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The TOR Browser: How Onion Routing Works

by Insaf Ali 4 months ago in cybersecurity

The browser governments hate.

Image @ TechRadar.com

It might not win any prizes for best name. But there's no doubt that you've heard some kind of news story that involved the TOR project or its flagship browser. But what actually is TOR?

How does it protect users' privacy?

How did TOR pave the way for websites like Silk Road to become a hot spot for illegal online activity?

Start with the name TOR which stands for The Onion Routing. Onion routing was a concept devised by members of the U.S naval research lab in the 1990s concerned by who might be able to track their internet usage and see who was communicating with whom.

Members of the lab came up with the idea of routing their traffic through multiple servers encrypted at every stage and with each server only able to see where the data had directly come from and where it would immediately be going next, not the origin, the destination or its contents.

With each level of encryption working like layers of an onion. This is basically how tall operates today with information encrypted three times by three different voluntary servers referred to as nodes located randomly around the world with each node unaware of its own position in the sequence.

The process was further developed by the United States Department of Defense before being released in the autumn of 2002 under a free and open software license that anybody could use.

Volunteer nodes were few and far between located mostly in the US and so in 2006, the TOR project was established as a non-profit organization focused on maintaining TOR development and promoting its uptake.

Onion routing was then starting to gain traction among privacy-minded tech users but the software wasn't very user-friendly and so the TOR browser was unveiled in 2008 bringing the organization's technology straight to the desktop of anyone who is interested in trying it.

The browser's user base has since grown into the millions and the program has been praised for helping vulnerable people, negotiate censorship, and government firewalls to access the open web.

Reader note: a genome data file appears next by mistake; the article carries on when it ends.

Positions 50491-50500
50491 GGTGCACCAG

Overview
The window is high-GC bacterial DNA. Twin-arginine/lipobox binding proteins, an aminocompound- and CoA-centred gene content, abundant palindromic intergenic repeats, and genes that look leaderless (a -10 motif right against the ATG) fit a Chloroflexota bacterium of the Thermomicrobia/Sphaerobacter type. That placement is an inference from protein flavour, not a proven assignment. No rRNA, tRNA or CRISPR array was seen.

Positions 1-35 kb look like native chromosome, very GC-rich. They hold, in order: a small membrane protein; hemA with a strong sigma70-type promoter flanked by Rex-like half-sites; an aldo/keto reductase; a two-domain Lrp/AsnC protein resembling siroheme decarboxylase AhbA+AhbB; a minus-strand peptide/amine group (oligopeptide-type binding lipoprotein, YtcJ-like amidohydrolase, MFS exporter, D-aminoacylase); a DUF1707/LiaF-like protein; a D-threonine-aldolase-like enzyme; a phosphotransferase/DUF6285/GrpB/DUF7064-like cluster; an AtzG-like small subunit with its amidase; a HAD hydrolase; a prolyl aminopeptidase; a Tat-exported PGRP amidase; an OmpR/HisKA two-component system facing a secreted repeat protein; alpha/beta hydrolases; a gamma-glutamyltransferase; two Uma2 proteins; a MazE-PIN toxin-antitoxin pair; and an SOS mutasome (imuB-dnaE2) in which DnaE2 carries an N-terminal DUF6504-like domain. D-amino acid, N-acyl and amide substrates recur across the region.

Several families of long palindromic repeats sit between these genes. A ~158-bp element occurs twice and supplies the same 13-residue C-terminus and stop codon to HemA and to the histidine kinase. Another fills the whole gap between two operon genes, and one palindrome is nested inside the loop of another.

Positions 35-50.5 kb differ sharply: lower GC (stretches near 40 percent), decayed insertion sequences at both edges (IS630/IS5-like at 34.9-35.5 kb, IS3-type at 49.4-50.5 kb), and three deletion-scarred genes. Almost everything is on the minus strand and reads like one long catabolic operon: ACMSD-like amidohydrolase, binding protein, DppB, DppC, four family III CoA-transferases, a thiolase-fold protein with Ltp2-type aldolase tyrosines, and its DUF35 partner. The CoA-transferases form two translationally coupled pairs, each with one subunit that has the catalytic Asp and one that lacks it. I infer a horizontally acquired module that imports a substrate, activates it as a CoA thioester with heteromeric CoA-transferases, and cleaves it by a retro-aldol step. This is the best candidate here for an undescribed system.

For example during the Arab spring in 2011. Many locals relied on TOR to use social media platforms and news sites to keep their families safe.

Whistleblower Edward Snowden has also been a vocal supporter of TOR, describing the project as a critical technology and suggesting that it provides far better protection than typical alternatives like static VPN tunnels and as you might expect tor has sadly fallen into the hands of a less savory crowd too.

The organization's former executive director stated that "The criminal use of TOR has become overwhelming" and by his own estimates around 95% of all Onion Routing is for criminal activity.

In the eyes of many TOR has in fact become synonymous with the dark web as it's the go-to means of accessing the illicit corners of the internet. Like Silk Road, a marketplace made for the sale of illegal substances.

What's more, TOR may not even be as secure as first suggested.

Any data leaving an exit node that is the final server before its destination is reached is vulnerable to a cyber attack as the data is now decrypted. Although the original source of the traffic would not be traceable. The exit node floor serves as a reminder that Onioning may provide extra layers of security but not a watertight guarantee.

And by the organization's own admission the TOR browser may actually be slower than competitors. This is inherent in the routing model since data is sent all across the globe before displaying your desired web page.

The majority of tours funding is provided by the United States government while the foundation also accepts donations from other generous groups and individuals too.

Including Google, in the past few years, this system has proven controversial given that the upkeep of TOR is probably not in the interest of every American taxpayer. Plus the fact that the investment by a governing body is exactly what many TOR users are trying to avoid in the first place.

Either way, the TOR project certainly has its uses but whether they line up with your own interests is for you to decide.

cybersecurity
Insaf Ali
Insaf Ali
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Insaf Ali

The world is a jungle: You either fight and dominate, or Hide and evaporate.

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